A Floral Wonderland
A Floral Wonderland
During my two-month stay in Montreal, I came to realize that nature sometimes comes at a price. All of a sudden, I had to get used to the idea of paying to have access into a beach (well, it’s not even a real beach It’s just an artificial one.) and the botanic garden. Being the frugal traveller that I am, I had to talk myself out of checking out the beach even though I was starting to feel more and more beach-sick by each passing days. That explained why I was beside myself with joy when I was told by a Montréalais that a visit to the botanic garden during afterhours is free of charge.)
The first time I found myself riding in the cable car ascending to the top of tour de Montréal or the Olympique tower, (which was the stadium for the Olympic in the late 60s.) I was already flabbergasted by the size of the garden from up there. Looking down, you sort of get a preview of what’s on display in the garden. We were all keen on going that day but were discouraged to know that entry costs 16 dollars. We went to Parc Maisonneuve instead, which was not too bad but hardly quenched the thirst for visiting what looked like a botanical paradise.
On a sunny afternoon, I hopped on a peak-hour metro to Pie-IX, I hurried through the tower and walked by a number of bikers. The sky was bordering on azure blue. The air was crisp and permeated with the unique aroma emit from the plants, trees, mud, and the flower. In the middle of summer, there was surprisingly a balmy wind. Even the vertically-challenged tower was looking more beautiful than ever.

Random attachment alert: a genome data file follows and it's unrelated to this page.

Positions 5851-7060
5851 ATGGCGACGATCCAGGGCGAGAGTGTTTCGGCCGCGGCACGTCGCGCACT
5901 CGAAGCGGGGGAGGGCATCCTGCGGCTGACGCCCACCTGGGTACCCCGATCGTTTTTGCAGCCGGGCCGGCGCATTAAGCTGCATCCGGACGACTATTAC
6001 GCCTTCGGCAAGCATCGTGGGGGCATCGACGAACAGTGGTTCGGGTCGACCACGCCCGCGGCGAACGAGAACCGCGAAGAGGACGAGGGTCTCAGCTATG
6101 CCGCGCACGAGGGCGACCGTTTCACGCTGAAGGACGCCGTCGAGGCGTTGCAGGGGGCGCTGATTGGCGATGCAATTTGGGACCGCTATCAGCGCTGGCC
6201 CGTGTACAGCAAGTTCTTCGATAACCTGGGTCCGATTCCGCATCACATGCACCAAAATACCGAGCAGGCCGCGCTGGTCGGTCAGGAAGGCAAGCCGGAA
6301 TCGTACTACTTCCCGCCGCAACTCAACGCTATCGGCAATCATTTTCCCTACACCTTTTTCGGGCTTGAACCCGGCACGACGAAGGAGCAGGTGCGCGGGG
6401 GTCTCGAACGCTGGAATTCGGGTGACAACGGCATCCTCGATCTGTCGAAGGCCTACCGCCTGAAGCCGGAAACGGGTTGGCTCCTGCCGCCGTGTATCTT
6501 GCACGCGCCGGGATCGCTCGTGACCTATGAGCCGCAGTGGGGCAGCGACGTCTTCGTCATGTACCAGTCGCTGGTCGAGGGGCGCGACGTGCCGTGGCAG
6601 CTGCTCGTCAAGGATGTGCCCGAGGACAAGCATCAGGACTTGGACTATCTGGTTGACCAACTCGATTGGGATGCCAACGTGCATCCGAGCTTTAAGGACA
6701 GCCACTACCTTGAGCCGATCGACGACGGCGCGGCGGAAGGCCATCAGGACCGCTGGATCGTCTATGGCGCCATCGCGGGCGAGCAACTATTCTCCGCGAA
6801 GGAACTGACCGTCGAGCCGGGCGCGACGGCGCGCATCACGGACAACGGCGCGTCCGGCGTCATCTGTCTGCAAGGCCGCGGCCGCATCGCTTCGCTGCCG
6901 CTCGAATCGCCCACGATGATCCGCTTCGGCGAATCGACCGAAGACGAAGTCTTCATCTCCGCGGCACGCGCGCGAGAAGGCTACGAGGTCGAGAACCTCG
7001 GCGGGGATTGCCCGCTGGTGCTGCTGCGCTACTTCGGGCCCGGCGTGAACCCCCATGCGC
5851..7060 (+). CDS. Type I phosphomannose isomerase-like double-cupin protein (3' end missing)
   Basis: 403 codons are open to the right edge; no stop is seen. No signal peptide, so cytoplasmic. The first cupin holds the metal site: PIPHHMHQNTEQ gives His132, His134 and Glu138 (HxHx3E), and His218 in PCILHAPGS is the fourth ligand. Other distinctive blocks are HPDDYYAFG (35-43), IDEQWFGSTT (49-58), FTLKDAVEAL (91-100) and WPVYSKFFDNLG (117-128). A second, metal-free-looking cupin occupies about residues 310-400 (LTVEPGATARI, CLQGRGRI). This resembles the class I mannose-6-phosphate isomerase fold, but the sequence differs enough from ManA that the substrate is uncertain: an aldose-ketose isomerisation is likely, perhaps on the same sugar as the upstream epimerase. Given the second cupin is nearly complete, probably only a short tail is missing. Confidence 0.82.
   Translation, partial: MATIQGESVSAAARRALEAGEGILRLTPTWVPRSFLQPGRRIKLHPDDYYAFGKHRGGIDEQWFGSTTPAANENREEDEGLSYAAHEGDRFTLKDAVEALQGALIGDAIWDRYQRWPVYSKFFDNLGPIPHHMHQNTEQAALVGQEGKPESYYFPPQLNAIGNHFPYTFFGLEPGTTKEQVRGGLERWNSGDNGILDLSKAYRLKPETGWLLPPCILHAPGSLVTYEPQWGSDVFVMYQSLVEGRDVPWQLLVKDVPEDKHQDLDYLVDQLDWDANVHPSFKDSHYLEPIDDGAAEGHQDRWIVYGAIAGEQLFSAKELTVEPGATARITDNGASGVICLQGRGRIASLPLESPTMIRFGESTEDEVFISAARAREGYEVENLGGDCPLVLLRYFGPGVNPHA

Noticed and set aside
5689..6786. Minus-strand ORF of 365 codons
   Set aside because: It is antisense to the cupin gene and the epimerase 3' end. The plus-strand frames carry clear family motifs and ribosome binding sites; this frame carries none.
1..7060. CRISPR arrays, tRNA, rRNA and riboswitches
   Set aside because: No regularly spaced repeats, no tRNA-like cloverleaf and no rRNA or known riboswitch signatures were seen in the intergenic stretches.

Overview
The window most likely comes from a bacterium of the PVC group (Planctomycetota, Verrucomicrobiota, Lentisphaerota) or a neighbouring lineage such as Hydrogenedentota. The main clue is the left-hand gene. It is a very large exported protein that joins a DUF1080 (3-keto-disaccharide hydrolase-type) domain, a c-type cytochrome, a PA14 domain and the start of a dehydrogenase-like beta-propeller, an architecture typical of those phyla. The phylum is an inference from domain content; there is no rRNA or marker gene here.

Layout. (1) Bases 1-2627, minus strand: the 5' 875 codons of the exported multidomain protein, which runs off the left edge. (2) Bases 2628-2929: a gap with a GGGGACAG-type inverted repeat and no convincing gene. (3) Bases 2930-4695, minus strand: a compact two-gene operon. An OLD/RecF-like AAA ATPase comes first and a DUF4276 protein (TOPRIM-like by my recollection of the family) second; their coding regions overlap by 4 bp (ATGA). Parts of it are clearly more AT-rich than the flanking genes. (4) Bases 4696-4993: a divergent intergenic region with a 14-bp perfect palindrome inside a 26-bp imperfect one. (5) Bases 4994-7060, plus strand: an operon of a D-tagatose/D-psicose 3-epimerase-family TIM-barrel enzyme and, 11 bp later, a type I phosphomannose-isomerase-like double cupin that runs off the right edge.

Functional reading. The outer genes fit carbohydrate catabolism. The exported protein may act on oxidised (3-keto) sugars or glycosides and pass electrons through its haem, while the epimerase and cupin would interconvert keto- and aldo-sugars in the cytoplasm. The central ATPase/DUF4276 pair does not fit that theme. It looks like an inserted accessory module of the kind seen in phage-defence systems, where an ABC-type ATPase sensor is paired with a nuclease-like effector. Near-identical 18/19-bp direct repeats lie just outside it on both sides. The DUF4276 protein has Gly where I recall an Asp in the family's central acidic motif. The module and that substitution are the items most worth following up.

I passed by the turnstile and there I was in the middle of a whopping 75 hectare (It’s the third largest in the world.) surrounded by a wealth of flowers and plants. I was absolutely transfixed by some of the exhibit. Near the front, you have Japanese Garden next to the Chinese Garden. The layout of both gardens looked familiar to me with the arched passageway, pavilion, and koi fish in the pond. Venturing further into the garden, I stepped into the realm of First Nation Garden, where the landscape was radically different from what I’d just seen minutes ago. There was a straw hut and the indigenous plants along the path. At one point, I got lost and walked upon a group of bird fanatics who stopped me and insisted on showing me the birds on the top of the towering trees.
I didn’t understand much of what they said but that was certainly a magical moment.
I, together with a group of strangers, were completely in awe of the beauty and the serenity of mother nature.
All in all, a trip to the jardin botanique is really refreshing and if anything, I learnt not to take nature for granted. I mean, all those landscaped gardens certainly require many laborious hours of meticulous planning and implementation.
Over the summer months, entry is free after 1800 ‘til sunset. (Sunset is at around 20hr.)
For some reason, not enough people seem to know about this. Thus, it never gets too crowded. It’s not officially advertised on the website, and some staff actually told me that this is a piece of misinformation. Well, all I can say is I never had to pay as long as I showed up after 1800. You might as well give it a go. Beware though, this does not include insectarium, which is close after five. [more]
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